YOUNGSTOWN, Ohio — The adaptability of Ohio’s manufacturers is evident as companies retooled plants and shared collaborative engineering designs to supply frontline workers with desperately needed protective gear in the ongoing battle against the coronavirus.
Producing millions of medical personal protective products for hospitals, long-term care centers and Ohio’s stockpile in less than a month is an example that manufacturing today isn’t the same as it was decades ago.
“I’m super-proud of our manufacturers. This is one moment in time where manufacturers can be seen and appreciated,” says Ethan Karp, president and CEO of Manufacturing Advocacy & Growth Network, or Magnet. “Hopefully this can help fill the skills gap of people not wanting to go into manufacturing. People can see that manufacturing is no longer seen as a dark and dirty industry, but one of technology and innovation.”
Jessica Borza, director of Mahoning Valley Manufacturers Coalition, agrees that manufacturing will be seen differently once the pandemic ends and garner interest as a career choice.
“It’s phenomenal to me that manufacturers were able to produce a million items of need every week,” Borza says. “It’s not only patriotic, but provides a bigger service-type of message for young people to go into manufacturing and contribute to the world. The ability to be creative and innovative to help with the next world’s challenge is huge.”
Matt Joing, vice president of Butech and president of MVMC, believes that when manufacturers are able to communicate their high-tech abilities, recruitment is easier.
State and local manufacturers are actively recruiting young people to pursue manufacturing as a career because of a labor force shortage and skills gap as more of the workforce is at retirement age.
As cases of COVID-19, the disease spread by coronavirus, moved through Ohio and health-care workers faced shortages of protective equipment, Gov. Mike DeWine sought help from manufacturers on April 1. It didn’t take long for manufacturers to come forward.
Hospitals reached out to Magnet, which began working with engineers to design face shields. The network partnered with the Ohio Manufacturers’ Association, Ohio Hospital Association and JobsOhio to create the Ohio Manufacturer’s Alliance and turn out supplies to fight COVID-19.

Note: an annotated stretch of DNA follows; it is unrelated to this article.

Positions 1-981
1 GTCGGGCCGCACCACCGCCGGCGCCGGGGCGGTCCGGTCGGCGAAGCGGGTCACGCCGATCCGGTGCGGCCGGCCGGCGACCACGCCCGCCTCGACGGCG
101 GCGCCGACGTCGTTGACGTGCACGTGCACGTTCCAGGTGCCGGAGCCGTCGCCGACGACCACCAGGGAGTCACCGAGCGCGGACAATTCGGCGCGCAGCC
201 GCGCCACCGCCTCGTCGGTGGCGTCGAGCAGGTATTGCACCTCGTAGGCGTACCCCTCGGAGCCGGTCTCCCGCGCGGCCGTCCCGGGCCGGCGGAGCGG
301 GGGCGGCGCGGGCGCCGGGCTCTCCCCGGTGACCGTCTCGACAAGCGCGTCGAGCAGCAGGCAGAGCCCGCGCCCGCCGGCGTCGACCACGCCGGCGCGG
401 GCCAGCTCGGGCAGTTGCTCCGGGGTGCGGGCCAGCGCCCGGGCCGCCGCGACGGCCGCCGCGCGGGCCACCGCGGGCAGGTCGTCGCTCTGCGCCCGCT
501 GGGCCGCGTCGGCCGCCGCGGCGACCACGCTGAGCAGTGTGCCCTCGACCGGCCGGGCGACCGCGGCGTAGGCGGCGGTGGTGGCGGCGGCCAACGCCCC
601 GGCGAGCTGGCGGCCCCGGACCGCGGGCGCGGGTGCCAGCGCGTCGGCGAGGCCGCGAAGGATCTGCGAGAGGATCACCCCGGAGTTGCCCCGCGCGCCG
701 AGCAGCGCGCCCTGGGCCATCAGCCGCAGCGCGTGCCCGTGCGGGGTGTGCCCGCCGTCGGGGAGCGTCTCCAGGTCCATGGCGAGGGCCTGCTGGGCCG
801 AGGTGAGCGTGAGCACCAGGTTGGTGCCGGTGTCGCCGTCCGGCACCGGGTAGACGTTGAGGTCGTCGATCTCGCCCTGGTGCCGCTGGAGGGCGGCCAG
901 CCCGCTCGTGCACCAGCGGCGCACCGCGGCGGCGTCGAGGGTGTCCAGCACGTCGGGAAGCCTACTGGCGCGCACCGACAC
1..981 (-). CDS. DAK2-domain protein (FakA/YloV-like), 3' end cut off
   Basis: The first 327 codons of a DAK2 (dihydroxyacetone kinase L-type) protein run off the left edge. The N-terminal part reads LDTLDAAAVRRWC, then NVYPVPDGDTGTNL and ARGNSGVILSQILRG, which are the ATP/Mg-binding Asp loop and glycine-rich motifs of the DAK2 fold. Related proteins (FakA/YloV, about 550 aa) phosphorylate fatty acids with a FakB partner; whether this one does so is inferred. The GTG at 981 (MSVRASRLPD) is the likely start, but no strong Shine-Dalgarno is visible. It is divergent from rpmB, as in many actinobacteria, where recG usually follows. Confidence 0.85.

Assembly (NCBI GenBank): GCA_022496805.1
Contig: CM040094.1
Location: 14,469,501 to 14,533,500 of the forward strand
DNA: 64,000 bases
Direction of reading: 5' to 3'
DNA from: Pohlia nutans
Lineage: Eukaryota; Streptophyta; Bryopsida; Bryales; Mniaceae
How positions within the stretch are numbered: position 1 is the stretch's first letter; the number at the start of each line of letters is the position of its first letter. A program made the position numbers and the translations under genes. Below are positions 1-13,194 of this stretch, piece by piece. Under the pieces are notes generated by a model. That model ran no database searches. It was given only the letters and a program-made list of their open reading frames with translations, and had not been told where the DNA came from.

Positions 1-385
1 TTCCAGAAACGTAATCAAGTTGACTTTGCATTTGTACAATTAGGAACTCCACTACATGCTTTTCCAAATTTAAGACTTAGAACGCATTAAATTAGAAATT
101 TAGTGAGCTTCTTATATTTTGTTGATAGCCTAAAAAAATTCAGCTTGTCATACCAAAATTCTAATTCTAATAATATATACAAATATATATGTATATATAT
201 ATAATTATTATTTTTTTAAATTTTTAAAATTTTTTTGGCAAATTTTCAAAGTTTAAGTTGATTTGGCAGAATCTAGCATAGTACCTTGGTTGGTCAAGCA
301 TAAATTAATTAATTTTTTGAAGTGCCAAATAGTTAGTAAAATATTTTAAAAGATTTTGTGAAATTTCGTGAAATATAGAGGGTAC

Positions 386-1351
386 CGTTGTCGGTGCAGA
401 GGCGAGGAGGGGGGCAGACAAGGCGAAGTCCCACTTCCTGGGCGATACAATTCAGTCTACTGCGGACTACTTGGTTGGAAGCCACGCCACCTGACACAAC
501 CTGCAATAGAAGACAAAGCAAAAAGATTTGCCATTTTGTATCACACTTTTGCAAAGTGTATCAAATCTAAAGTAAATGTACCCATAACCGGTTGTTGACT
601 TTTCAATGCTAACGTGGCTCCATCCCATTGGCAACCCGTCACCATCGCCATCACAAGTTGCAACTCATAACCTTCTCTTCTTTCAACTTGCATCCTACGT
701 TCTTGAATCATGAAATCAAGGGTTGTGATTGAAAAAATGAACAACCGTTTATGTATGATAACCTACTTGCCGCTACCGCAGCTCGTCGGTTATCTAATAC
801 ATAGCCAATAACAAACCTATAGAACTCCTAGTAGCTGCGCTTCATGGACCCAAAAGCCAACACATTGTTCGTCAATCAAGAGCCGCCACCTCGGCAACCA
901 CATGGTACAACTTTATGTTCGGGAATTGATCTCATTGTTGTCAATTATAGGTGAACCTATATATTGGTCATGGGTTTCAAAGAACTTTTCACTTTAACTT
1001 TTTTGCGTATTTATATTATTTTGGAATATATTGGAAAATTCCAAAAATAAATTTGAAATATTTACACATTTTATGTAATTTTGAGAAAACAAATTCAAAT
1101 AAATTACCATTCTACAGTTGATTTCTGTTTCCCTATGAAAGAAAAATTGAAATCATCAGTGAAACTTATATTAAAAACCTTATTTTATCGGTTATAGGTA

“Soon after addressing the need for manufacturers at [DeWine’s] daily briefing, 2,000 companies stepped up,” Karp says. “Not all of the companies could retool to mass produce the supplies, but it was so inspiring how many manufacturers were willing to do so.”
DeWine highlighted manufacturers’ efforts during his daily briefing May 1, featuring a video of companies that retooled in less than a month to produce everything from hand sanitizer to filters for N95 respirator masks and developed technology to convert CPAP machines into ventilators.
“Ohio’s manufacturing alliance coordinated 19 manufacturers coming together, partnering with three hospital groups to make one million face shields. It’s the Ohio way,” DeWine boasted.
One of the 19 manufacturers is ITEN Industries, which has four plants in Ashtabula. Workers at the tool and die plant are die cutting the shield visor (the clear plastic part) at a rate of about 30,000 per day, according to Karp. There are six companies in the alliance partnering to make pieces and assemble shields that are being sent to Ohio’s stockpile.
Borza says no members of MVMC could scale up for mass production, but several area companies adjusted their operations to make non-surgical masks, face shields and hand sanitizer.
Candella Micro-Distillery in Boardman, which makes vodka, wine and other spirits, received procedures and formulas from the World Health Organization in mid-March and is producing hand sanitizer, the product that has eluded store shelves and supply chains from the pandemic’s onset.
Priority for distribution is given to hospital and health care workers, first responders and the elderly, according the company’s Facebook page.
The hand sanitizer can be purchased at the distillery, 4440 Market St. in Boardman. For information, call 330 518 5006.
Juggerbot 3D, a Youngstown Business Incubator portfolio company, designed and printed 250 face shields in the past month that were shipped to senior-living centers in Lorain, Youngstown, Warren, Cortland and Columbiana, says its vice president, Dan Fernback. The shields, printed in Juggerbot’s space in YBI, are not designed to stop the spread of the coronavirus, but can be used by hospital workers to protect against droplet transmission through the eyes, nose and mouth.